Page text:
To do this, Wyden said the attribution rule under the Patient Protection and Affordable Care Act should be changed. ACOs, he said, are required to “serve everyone coming through the door,” which is intended to prevent them from avoiding expensive patients but has hindered ACOs from specializing in coordinating care for chronic conditions.
“Our objective should be to make the adverse selection issue disappear, by creating specific consumer protections for seniors in plans that specialize in senior chronic care, while fully retaining the current protections against discrimination for all other seniors under the current law,” Wyden said.
Wyden, a member of the Senate's Special Committee on Aging, also said there is gap in where ACOs are now and where the highest numbers of the nation's sickest seniors live. For instance, he said ACOs are not being established in Alabama—home to many seniors with poor health—but seniors in Massachusetts have access to six Medicare ACOs.
Medicare reimbursement, he said, should be reconfigured to target areas with the highest incidence of chronic illness, and reward practitioners in those areas who improve care and keep costs down.
Meanwhile, individual care plans should be the rule, not the exception, for seniors who have more than one chronic condition, Wyden said. And incentives should be available to help keep seniors healthy.
The Oregon Democrat—No. 44 on Modern Healthcare's 2012 list of the 100 Most Influential People in Healthcare—cited examples of success stories throughout the country where providers are making strides in improving care for patients with chronic conditions, including Dr. Ken Coburn of Health Quality Partners in Doylestown, Pa., also a conference speaker. Health Quality Partners began as a demonstration project to promote better chronic care for the elderly more than 10 years ago, Wyden said. Since then, hospitalizations have dropped by 39% and net healthcare costs fell by 28%, while mortality rates decreased by more than 25%.
“Unfortunately, our government has not given Dr. Coburn the green light to expand and tap the program's full potential,” Wyden said. “For example, the government has limited his ability to grow the program on the ground that it's just a demonstration project,” he continued. “It seems to me, the whole point of demonstrations is to let the successful efforts grow and serve more people.”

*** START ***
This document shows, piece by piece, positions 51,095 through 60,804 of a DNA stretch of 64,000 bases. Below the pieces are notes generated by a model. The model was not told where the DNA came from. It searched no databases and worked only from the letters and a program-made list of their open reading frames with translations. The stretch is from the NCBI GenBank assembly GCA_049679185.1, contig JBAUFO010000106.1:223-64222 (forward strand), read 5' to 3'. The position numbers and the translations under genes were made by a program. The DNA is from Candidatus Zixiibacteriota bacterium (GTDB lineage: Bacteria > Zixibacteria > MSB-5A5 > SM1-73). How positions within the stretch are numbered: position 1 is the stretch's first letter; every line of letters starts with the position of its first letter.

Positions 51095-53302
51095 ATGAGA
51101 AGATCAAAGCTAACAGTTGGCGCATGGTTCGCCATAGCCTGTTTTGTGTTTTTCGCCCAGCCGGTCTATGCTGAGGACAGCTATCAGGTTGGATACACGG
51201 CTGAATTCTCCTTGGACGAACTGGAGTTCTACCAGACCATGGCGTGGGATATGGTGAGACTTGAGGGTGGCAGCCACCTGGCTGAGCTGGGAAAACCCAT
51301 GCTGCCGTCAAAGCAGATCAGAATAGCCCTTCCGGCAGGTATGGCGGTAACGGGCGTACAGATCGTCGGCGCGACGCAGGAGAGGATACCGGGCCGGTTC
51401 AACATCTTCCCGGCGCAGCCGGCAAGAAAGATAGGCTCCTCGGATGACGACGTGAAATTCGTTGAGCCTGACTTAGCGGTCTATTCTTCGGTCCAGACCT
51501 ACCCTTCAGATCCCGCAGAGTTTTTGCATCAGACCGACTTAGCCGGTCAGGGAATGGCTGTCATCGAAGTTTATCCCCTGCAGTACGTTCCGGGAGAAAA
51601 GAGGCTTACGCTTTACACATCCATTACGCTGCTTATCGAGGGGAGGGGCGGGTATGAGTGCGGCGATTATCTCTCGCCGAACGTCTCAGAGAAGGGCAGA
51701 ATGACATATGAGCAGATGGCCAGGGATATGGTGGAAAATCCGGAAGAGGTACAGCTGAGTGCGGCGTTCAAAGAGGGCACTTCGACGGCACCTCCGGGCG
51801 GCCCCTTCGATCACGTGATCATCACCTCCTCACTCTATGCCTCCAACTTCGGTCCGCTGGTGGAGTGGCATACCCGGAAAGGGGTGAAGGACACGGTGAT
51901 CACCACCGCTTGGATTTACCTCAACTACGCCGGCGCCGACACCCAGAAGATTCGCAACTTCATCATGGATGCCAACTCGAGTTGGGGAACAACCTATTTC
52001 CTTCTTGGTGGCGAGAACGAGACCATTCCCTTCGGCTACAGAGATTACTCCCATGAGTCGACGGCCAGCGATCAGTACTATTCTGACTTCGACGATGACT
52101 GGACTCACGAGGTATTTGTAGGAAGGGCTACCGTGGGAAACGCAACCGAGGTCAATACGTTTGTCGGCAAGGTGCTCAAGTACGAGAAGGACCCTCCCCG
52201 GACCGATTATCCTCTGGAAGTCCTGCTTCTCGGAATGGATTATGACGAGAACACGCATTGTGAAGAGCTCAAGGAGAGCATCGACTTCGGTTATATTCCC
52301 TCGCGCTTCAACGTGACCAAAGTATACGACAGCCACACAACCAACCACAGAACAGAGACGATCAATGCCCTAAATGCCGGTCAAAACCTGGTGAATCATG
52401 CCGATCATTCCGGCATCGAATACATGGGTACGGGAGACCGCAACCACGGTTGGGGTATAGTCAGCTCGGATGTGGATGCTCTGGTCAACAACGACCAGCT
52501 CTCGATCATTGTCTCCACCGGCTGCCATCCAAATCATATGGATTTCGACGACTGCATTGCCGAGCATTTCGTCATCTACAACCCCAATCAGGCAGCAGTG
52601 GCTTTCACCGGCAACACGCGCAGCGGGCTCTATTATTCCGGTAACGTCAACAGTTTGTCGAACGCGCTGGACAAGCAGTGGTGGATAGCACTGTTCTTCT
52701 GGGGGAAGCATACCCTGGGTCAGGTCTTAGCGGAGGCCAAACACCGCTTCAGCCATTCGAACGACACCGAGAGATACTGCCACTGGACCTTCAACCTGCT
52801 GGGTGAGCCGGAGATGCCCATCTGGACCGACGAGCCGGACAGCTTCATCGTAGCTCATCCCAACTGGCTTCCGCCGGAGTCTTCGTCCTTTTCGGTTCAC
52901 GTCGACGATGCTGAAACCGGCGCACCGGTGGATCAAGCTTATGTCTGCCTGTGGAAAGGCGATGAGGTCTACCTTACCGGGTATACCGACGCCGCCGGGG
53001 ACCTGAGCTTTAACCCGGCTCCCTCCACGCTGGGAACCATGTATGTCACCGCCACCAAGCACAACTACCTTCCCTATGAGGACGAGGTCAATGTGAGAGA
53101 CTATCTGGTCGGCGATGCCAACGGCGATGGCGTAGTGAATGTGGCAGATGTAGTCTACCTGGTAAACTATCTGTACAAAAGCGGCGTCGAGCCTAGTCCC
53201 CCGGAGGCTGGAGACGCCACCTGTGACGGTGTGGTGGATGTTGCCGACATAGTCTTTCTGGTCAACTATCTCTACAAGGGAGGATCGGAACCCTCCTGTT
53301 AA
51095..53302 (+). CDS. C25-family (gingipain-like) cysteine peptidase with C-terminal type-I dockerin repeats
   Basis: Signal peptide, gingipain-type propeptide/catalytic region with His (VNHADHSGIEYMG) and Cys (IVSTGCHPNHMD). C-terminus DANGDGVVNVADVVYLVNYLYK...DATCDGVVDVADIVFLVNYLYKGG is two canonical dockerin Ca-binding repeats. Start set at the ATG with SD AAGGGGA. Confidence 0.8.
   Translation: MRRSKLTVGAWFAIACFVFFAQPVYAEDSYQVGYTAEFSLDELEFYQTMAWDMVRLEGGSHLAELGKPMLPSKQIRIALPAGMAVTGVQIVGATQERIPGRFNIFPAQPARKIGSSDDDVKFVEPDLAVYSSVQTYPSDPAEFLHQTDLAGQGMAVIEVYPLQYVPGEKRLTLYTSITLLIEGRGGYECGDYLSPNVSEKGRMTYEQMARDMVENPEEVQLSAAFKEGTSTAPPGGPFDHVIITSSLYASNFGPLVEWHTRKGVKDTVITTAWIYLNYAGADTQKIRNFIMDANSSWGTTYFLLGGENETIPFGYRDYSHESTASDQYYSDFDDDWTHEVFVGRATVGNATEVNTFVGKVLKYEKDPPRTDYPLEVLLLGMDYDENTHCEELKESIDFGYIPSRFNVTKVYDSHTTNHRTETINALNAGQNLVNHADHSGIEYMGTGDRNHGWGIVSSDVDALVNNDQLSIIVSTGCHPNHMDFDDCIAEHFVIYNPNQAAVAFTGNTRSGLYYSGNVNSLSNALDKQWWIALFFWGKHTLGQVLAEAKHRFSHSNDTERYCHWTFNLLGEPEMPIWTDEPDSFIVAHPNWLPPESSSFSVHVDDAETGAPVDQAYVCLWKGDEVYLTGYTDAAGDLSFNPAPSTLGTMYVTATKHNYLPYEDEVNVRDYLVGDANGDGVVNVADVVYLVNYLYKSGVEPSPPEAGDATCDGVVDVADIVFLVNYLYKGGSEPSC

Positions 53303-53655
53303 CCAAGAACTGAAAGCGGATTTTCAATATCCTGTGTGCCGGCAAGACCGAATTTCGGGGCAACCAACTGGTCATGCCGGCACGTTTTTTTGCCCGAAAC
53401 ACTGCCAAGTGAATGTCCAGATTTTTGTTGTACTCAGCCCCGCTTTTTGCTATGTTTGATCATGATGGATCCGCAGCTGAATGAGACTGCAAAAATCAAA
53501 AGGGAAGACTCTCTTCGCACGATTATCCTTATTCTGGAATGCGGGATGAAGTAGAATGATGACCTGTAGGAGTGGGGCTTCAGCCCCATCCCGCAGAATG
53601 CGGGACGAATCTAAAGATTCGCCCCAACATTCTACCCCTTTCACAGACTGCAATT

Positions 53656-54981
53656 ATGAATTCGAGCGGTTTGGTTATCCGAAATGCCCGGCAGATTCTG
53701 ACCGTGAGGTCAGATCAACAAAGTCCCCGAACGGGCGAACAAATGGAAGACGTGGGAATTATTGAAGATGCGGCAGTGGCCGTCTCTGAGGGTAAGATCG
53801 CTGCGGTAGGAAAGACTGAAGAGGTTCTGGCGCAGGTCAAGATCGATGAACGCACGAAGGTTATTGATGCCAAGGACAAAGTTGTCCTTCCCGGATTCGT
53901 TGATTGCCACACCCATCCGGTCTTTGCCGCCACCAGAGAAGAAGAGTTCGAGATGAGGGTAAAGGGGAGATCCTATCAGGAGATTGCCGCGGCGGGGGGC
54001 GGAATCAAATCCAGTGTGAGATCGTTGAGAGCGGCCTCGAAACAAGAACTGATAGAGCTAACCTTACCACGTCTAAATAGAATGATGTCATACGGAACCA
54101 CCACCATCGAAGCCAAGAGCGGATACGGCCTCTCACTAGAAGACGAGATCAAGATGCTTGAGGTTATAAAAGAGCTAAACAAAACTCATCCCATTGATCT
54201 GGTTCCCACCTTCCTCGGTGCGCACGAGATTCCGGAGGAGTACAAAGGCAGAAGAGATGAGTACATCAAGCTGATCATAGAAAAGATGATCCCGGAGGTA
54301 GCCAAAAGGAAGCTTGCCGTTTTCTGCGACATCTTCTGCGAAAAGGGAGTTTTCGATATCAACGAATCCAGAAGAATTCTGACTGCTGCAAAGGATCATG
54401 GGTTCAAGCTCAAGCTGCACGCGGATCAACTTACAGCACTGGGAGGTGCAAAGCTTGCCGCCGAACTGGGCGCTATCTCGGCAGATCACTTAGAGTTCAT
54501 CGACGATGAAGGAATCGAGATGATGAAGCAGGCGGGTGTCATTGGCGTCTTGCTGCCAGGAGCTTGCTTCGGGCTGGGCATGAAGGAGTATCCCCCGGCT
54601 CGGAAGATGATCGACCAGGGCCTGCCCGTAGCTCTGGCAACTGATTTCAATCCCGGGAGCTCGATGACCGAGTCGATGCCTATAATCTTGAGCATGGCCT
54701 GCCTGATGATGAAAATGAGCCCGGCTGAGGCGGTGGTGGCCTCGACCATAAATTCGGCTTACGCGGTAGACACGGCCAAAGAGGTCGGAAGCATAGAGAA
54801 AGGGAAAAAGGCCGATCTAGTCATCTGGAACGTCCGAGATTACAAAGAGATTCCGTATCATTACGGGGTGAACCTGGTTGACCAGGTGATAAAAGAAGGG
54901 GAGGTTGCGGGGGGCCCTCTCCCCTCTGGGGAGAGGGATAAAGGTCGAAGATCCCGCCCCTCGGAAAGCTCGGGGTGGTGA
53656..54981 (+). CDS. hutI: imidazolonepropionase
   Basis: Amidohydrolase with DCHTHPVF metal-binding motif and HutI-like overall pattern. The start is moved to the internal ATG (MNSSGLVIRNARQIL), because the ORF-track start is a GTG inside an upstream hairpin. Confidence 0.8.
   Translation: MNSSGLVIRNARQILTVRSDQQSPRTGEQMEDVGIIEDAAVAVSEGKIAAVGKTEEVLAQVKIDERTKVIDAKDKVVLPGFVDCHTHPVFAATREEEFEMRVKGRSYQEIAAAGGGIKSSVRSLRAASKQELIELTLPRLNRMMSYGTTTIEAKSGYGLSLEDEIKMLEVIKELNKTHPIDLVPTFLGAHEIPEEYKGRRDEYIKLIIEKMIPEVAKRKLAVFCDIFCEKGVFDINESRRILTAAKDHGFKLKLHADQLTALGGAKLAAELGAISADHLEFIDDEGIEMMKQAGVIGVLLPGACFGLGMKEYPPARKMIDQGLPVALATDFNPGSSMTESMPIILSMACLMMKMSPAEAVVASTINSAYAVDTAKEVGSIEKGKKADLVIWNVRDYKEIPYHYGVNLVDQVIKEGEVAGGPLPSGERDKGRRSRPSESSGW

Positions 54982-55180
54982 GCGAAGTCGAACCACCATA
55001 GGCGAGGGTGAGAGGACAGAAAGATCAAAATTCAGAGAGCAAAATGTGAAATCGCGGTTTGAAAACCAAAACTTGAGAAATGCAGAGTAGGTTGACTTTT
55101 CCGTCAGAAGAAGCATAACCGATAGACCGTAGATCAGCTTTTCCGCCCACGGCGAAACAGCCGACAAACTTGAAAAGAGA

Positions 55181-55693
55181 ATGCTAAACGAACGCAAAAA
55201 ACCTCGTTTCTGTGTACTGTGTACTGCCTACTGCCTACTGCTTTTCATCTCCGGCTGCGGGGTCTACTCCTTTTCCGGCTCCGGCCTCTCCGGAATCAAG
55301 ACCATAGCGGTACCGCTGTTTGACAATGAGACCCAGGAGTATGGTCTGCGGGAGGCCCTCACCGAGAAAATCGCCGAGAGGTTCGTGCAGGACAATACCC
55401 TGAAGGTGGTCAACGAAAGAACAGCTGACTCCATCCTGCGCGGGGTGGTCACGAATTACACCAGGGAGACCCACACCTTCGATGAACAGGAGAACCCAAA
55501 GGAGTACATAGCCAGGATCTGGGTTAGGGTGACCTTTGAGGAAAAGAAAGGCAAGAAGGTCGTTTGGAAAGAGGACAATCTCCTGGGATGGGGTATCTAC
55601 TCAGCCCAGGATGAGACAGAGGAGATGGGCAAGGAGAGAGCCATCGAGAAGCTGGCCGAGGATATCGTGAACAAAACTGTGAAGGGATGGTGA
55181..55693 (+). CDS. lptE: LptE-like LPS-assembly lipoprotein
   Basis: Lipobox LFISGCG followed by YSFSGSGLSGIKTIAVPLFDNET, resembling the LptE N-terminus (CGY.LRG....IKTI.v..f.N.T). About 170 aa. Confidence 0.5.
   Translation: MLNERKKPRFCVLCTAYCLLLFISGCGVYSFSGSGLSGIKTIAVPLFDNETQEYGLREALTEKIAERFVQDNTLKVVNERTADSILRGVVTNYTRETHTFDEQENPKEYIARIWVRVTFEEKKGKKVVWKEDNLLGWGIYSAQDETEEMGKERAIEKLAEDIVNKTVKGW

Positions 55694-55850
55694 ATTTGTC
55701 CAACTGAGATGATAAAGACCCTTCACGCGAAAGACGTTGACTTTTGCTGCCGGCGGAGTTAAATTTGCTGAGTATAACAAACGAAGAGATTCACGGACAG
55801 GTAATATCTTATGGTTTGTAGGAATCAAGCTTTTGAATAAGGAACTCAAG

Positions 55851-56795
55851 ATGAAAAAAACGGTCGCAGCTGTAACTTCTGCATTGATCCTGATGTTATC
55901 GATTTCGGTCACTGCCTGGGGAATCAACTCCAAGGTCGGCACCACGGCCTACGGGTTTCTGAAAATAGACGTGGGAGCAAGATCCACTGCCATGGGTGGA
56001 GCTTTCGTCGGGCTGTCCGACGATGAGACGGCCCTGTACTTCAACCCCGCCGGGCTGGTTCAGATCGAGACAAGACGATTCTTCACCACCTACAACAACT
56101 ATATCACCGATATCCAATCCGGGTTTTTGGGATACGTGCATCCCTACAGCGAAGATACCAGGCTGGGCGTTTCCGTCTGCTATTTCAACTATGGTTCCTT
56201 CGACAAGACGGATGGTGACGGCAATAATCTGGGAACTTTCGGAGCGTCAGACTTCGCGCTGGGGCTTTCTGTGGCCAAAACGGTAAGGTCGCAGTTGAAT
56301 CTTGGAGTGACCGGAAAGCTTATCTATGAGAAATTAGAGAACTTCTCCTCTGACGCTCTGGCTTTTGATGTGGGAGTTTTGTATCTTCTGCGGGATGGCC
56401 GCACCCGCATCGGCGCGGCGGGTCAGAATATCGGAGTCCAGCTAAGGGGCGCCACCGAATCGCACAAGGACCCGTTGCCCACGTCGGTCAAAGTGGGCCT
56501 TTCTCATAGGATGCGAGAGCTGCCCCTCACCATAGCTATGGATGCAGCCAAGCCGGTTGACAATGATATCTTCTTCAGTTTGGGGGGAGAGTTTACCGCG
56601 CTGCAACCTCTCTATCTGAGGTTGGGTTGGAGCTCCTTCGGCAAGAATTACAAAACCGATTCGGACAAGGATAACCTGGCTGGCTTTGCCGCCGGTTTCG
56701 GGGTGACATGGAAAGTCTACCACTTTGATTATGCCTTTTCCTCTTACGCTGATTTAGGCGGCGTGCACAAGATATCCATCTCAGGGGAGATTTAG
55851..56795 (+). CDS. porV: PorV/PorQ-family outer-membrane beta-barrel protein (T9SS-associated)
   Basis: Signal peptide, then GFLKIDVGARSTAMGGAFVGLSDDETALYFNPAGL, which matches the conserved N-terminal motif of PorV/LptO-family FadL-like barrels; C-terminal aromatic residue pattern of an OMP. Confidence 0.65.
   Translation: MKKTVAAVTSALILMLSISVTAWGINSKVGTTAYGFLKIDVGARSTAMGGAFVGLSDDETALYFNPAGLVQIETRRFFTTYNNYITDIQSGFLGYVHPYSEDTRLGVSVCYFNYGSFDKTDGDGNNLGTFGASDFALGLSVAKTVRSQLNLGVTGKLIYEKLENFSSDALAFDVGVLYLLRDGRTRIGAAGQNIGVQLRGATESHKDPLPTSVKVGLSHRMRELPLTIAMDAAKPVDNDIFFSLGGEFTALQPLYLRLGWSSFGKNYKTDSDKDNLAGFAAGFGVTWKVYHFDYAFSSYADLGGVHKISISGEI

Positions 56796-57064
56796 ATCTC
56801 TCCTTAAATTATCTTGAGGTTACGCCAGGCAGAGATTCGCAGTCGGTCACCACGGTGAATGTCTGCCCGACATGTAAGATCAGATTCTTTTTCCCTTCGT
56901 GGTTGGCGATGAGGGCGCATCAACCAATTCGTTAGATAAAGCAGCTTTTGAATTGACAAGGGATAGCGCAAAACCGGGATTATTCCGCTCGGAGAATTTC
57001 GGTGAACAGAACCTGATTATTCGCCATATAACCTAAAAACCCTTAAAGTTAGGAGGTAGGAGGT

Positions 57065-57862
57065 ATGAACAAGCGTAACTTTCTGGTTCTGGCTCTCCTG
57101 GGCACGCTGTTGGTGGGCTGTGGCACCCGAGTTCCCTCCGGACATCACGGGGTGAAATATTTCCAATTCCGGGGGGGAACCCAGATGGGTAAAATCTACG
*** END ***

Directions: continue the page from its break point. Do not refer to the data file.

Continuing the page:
Wyden said he plans to work with colleagues from both political parties in the months ahead to develop his proposals into legislation. “These ideas,” he said, “will protect the sacred guarantee that is Medicare and help tackle one major force behind America's debt and deficit.”
Health policy and industry officials said Wyden correctly identified critical issues to evolving accountable care organizations.
Wyden's proposals seek to address important challenges under the Affordable Care Act, said Dr. Elliott Fisher, director, of the Dartmouth Institute for Health Policy and Clinical Practice. Now policymakers and the industry must identify the best technical approach to tackle them.
“People recognize that patient engagement is absolutely crucial to a prevention-oriented, patient-centered health system,” said Dr. Mark McClellan, director of the Engelberg Center for Health Care Reform at the Brookings Institution and former CMS administrator. McClellan, a proponent of accountable care, said Wyden's proposals raised important issues and that revisions to Medicare's accountable care rules and terms are likely as officials learn from early results.
Michael Murphy, senior vice president for population health strategies of UnityPoint Health, praised Wyden's push to promote chronic disease management and called incentives for healthy behavior—one of Wyden's proposals—critical to better disease management.
Rules should recognize providers that invest to coordinate care for costly, chronically ill patients and reward those that succeed, said Dr. Jeffrey Bailet, executive vice president of Aurora Health Care and president of the Aurora Medical Group.
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